But the PVP with Blackfin cores is designed to meet the challenge – running up to five concurrent functions, claimed Duggan.
He noted a range of other safety-critical systems the ADI’s new Blackfin cores can meet with PVP: camera resolution of up to HD (1280 x 960) level; real-time frame rate (30 frames per second); programmability (for adding secret sauce for analytic functions) and temperature threshold up to 105 degrees C. Because such a vision processor needs to be embedded “behind the rearview mirror” in a car, Duggan explained that the chip needs to be able to withstand the ambient temperature.
According to Jon Cropley, principal analyst at IMS Research, the automotive segment is by far the fastest growing embedded vision market. Cropley noted that the market for intelligent automotive camera modules alone is estimated around $300 million in 2011 and is forecast to grow at an average annual rate of over 30% to 2015.
ADI’s embedded vision-enabled Blackfin cores also target industrial applications such as image processing for barcode decoding. The industrial machine vision segment is the biggest and the most established of all embedded vision markets. The market for such industrial machine vision hardware, including smart sensors, smart cameras, compact vision systems, and machine vision cameras, is estimated to have been worth around $1.5 billion in 2011 and is forecast to grow at an average annual rate of over 10% to 2015, according to IMS Research.
The third leg of ADI’s target market is surveillance. The Blackfin cores with PVP will enable security IP cameras to not just see objects, but to do analytics co-processing. Examples of behavior analysis functions include: activity detection, number of entries and exits over a given period. It can also support functions as traffic pattern review and monitoring for recognizing license plates, for example.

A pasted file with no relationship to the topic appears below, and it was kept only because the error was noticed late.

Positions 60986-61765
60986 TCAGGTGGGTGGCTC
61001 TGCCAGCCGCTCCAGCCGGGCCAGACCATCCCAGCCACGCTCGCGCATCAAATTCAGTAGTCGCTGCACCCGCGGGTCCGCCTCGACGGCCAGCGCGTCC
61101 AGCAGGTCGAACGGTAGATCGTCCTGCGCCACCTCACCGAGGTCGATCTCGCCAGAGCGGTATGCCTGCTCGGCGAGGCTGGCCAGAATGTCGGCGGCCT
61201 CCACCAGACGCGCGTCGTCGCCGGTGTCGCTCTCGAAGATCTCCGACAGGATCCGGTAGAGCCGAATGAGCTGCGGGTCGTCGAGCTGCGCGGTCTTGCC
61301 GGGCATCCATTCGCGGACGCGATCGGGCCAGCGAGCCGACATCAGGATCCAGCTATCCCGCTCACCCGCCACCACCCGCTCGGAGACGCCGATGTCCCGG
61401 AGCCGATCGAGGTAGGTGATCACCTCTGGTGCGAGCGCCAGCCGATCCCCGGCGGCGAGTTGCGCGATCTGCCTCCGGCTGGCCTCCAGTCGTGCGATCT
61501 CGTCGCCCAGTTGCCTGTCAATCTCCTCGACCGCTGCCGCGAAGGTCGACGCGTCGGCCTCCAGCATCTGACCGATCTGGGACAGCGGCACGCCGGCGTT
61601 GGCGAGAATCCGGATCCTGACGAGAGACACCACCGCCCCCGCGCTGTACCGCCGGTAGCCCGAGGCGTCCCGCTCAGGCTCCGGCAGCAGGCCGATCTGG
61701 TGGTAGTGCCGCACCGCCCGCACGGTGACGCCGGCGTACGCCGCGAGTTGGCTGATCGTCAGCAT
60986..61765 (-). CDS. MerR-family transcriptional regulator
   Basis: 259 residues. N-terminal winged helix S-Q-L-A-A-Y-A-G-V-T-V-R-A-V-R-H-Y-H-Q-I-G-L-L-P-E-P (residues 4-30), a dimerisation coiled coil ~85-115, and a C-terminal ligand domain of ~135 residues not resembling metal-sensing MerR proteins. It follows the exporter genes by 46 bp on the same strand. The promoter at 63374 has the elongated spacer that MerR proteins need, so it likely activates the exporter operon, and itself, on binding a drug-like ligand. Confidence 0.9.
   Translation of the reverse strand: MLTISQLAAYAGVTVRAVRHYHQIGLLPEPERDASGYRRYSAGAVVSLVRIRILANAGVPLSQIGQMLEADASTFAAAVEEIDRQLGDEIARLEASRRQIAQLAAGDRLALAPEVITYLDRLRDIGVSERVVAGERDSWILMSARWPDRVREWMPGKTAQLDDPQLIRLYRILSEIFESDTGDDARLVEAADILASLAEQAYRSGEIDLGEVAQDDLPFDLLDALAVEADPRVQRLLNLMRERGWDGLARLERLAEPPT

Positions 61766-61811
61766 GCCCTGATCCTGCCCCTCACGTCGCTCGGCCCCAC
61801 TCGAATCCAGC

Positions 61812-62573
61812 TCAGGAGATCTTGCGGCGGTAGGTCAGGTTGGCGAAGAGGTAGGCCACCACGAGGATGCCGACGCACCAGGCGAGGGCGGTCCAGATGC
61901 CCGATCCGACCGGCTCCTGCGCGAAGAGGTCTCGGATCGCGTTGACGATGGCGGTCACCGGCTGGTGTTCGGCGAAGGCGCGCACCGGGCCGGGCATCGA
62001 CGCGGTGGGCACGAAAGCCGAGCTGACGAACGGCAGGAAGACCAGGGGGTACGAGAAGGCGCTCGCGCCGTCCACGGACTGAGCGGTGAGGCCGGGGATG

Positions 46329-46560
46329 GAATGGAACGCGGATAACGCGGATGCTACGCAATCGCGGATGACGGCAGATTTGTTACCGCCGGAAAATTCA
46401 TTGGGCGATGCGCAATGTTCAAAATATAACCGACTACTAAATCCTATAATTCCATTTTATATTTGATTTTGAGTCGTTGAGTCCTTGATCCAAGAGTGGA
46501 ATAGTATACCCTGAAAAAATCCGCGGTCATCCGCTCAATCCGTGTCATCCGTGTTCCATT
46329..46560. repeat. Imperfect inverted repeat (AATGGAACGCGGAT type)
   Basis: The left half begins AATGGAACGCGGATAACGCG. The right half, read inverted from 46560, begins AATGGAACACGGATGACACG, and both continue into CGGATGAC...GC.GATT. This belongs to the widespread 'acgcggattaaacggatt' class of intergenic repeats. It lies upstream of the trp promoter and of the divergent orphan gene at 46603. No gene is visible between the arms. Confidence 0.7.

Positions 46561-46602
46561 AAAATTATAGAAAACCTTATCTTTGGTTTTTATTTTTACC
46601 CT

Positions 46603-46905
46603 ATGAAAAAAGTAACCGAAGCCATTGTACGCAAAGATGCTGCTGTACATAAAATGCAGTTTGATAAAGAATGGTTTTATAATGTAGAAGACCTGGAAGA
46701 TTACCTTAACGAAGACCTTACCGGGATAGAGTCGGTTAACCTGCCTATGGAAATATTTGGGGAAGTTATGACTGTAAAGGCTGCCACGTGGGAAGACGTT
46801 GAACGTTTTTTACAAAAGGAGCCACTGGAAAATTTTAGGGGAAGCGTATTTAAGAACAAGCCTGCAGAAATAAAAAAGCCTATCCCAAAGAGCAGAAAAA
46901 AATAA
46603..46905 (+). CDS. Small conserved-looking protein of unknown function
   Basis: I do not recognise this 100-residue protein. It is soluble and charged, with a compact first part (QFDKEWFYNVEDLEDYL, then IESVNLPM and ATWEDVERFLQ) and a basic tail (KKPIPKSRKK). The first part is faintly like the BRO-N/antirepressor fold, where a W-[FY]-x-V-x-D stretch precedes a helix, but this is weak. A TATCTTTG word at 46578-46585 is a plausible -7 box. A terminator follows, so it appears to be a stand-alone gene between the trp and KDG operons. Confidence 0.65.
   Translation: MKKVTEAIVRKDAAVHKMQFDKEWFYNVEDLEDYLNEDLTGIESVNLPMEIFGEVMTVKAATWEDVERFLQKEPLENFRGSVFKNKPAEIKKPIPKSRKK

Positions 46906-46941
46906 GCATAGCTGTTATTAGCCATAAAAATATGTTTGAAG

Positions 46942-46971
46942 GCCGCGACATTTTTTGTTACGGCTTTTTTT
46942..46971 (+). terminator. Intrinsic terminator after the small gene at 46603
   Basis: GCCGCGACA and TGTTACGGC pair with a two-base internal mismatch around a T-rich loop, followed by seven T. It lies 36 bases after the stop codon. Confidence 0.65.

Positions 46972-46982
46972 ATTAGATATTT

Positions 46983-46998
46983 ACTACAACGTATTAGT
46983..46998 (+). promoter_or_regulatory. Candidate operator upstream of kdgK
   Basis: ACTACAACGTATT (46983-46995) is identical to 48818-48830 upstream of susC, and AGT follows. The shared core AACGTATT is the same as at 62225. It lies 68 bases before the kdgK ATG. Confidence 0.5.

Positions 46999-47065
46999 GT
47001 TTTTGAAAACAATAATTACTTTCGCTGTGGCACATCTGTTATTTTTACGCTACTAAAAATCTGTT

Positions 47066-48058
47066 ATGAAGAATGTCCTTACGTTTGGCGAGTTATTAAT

IMS Research estimates the market for intelligent video surveillance devices (devices with embedded analytics) to have been worth around $250 million in 2011 and is forecast to grow at an average annual rate of over 20% to 2015.
ADI’s Blackfin BF60x processors are supported by CrossCore Embedded Studio. It enables support for both proprietary and open source tools and technologies including Analog Devices C/C++ compiler, Micrium uC/OS-III, Linux and GCC. ADI has worked closely with Micrium to integrate their uC/OS-III real-time operation system, USB drivers and file system into CrossCore Embedded Studio.
Pricing for ADI’s BF60x series of processors starts at $15 in quantities of a thousand or more, according to ADI. Its silicon samples are available today. Cross Core Embedded Studio, the BF-609 EZ-KIT development board, and a family of in-circuit emulators are available now to assist designers in their development with these new Blackfin processors.
Few years back I used to work on BlackFin and I used to remember that it was always pitched against OMAP. Technical marketing guys from TI and ADI used to always have slides with benchmark numbers comparing BlackFin and OMAP.
There is no doubt the demand of embedded vision is growing. The more advanced driver assist systems is installed in a car, the safer we will be. I am sure there are tons of researchers developing optimized algorithm to deal with the situations - “forward collision warning/mitigation” and “pedestrian detection functions,” but also “intelligent high beam control,” “traffic sign recognition” and “lane departure warning features". Soon, the google autodriving algorithm will be embedded into the next-generation processor.
In real time vision, the data transfer among camera, memory and processor is substantial. Given the resolution 1280 x 960 of 8 bits grey scale, the amount of data is 1.3MB. A 10 frame per second capturing, the data rate is 13MBps, i.e. ~100Mbps. This is just speaking of data transfer from camera to memory or memory to processor. If the vision algorithm includes 3 stages processing, the data transfer between processor and memory will be increased to 3 times, i.e. 300Mbps. I am really interested in learning how to reduce the memory bandwidth requirement. Any more infos or research papers are welcomed. ;)